There are fears Xi’s latest common prosperity policy, where a regulatory storm has included a crackdown on corporate lending, could have unintended economic consequences.

In terms of carbon output, said Shen, who formerly worked in development finance in China, the country is divided into two distinct parts: poorer provinces like Guizhou and Shanxi that remain heavily dependent on coal for power and jobs, and rich cities like Shenzhen, a worldwide leader in green technology. It is the poorest areas that will likely feel the brunt of climate change policy.

Saving the world with technology

China has invested heavily to bring down the global price of wind turbines and solar panels, and Vaughan reminded me that renewables already generate about 30 per cent of China’s power, more than the U.S. or Canada. Shen says there are more innovations in the pipeline.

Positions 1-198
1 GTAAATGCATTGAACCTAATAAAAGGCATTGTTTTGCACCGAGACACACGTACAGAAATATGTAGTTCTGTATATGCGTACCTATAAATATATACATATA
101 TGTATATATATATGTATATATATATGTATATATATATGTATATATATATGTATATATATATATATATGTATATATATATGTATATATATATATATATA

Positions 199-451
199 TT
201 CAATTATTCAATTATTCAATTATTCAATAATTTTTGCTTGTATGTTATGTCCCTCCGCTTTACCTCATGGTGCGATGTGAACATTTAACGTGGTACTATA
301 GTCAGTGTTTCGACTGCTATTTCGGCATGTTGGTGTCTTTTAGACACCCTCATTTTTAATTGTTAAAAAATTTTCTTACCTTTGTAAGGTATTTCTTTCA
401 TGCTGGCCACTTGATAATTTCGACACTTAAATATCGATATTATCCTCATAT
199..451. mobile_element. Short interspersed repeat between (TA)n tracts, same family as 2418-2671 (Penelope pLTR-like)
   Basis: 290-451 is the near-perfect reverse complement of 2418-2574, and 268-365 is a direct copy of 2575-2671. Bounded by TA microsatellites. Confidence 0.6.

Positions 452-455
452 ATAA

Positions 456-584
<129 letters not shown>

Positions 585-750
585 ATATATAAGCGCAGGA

“I think the Chinese deeply believe in technology,” said Shen. He said the current view in Beijing is that European domination during the previous century was due to China’s backward technology. Investing in renewable power, efficiency, clean transport and battery tech is part of a calculated strategy to lead rather than follow.

“They think that technology is the central pillar for solving the problems of climate change,” he said. “They deeply believe that technology can save the world.”

Shen said some critics want to push China to move its carbon neutral target from 2060 closer to the 2050 goal espoused by countries of the rich world. That may happen eventually, but for now, he thinks that may be misguided.

For an industrial giant of 1.4 billion people with a GDP per person similar to that of Mexico, the most important thing for the world is that Beijing can actually meet the targets it has already set.

“What we need to make sure is that China can deliver,” said Shen.

Follow Don PIttis on Twitter @don_pittis